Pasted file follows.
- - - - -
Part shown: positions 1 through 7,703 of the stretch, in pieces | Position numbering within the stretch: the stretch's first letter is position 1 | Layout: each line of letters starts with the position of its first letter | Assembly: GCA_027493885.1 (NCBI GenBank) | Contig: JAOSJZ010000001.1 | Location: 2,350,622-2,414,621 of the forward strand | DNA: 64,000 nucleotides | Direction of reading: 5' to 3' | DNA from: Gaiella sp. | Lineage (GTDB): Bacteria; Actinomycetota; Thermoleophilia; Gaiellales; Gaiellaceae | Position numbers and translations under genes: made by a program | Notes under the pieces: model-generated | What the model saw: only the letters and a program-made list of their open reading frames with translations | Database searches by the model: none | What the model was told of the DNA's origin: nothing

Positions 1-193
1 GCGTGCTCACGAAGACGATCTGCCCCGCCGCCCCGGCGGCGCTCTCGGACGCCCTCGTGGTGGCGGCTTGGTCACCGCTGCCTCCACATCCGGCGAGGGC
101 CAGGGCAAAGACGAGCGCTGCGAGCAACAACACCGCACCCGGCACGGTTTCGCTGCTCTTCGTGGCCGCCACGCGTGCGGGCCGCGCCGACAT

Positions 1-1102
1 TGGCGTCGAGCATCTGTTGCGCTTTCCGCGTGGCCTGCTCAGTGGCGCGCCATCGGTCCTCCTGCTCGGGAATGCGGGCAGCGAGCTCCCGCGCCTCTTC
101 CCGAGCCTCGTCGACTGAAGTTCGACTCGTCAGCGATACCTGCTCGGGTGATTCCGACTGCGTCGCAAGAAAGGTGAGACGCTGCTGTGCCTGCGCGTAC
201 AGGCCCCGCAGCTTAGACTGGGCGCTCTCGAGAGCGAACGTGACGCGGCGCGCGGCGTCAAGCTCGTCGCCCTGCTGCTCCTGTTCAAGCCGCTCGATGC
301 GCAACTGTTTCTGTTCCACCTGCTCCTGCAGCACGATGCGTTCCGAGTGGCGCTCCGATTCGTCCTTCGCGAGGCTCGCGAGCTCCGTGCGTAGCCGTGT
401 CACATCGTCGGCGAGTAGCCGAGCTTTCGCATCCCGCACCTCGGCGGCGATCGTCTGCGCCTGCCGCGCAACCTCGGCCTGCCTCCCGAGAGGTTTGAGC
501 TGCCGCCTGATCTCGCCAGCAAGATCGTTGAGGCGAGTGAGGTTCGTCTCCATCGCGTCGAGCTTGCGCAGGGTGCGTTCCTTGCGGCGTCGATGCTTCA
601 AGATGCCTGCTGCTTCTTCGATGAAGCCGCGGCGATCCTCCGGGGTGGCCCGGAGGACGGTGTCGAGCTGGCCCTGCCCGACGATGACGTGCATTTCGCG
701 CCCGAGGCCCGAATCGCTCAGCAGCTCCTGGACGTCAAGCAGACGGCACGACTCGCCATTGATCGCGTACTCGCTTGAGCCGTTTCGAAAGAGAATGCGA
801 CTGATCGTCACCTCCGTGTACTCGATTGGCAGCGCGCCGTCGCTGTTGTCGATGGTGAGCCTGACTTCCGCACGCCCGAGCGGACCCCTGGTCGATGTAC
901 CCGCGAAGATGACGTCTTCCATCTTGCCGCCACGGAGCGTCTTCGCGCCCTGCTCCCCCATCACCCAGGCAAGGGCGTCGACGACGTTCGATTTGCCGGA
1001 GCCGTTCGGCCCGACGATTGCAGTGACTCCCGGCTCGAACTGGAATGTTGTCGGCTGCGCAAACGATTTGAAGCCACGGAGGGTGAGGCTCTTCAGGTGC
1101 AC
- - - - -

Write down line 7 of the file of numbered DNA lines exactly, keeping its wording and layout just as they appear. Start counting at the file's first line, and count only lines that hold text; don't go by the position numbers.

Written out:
101 CCGAGCCTCGTCGACTGAAGTTCGACTCGTCAGCGATACCTGCTCGGGTGATTCCGACTGCGTCGCAAGAAAGGTGAGACGCTGCTGTGCCTGCGCGTAC